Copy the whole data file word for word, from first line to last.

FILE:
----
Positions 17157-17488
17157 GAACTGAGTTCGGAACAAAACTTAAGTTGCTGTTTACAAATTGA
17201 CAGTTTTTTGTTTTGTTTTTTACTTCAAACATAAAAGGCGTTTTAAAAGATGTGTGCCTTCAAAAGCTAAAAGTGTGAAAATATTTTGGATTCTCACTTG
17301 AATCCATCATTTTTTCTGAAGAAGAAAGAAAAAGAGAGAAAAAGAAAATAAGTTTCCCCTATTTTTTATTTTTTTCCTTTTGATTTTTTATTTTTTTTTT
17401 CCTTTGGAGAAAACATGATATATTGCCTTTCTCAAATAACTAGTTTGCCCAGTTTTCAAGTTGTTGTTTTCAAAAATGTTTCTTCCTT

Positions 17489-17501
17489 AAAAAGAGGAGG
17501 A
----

Positions 17157-17488
17157 GAACTGAGTTCGGAACAAAACTTAAGTTGCTGTTTACAAATTGA
17201 CAGTTTTTTGTTTTGTTTTTTACTTCAAACATAAAAGGCGTTTTAAAAGATGTGTGCCTTCAAAAGCTAAAAGTGTGAAAATATTTTGGATTCTCACTTG
17301 AATCCATCATTTTTTCTGAAGAAGAAAGAAAAAGAGAGAAAAAGAAAATAAGTTTCCCCTATTTTTTATTTTTTTCCTTTTGATTTTTTATTTTTTTTTT
17401 CCTTTGGAGAAAACATGATATATTGCCTTTCTCAAATAACTAGTTTGCCCAGTTTTCAAGTTGTTGTTTTCAAAAATGTTTCTTCCTT

Positions 17489-17501
17489 AAAAAGAGGAGG
17501 A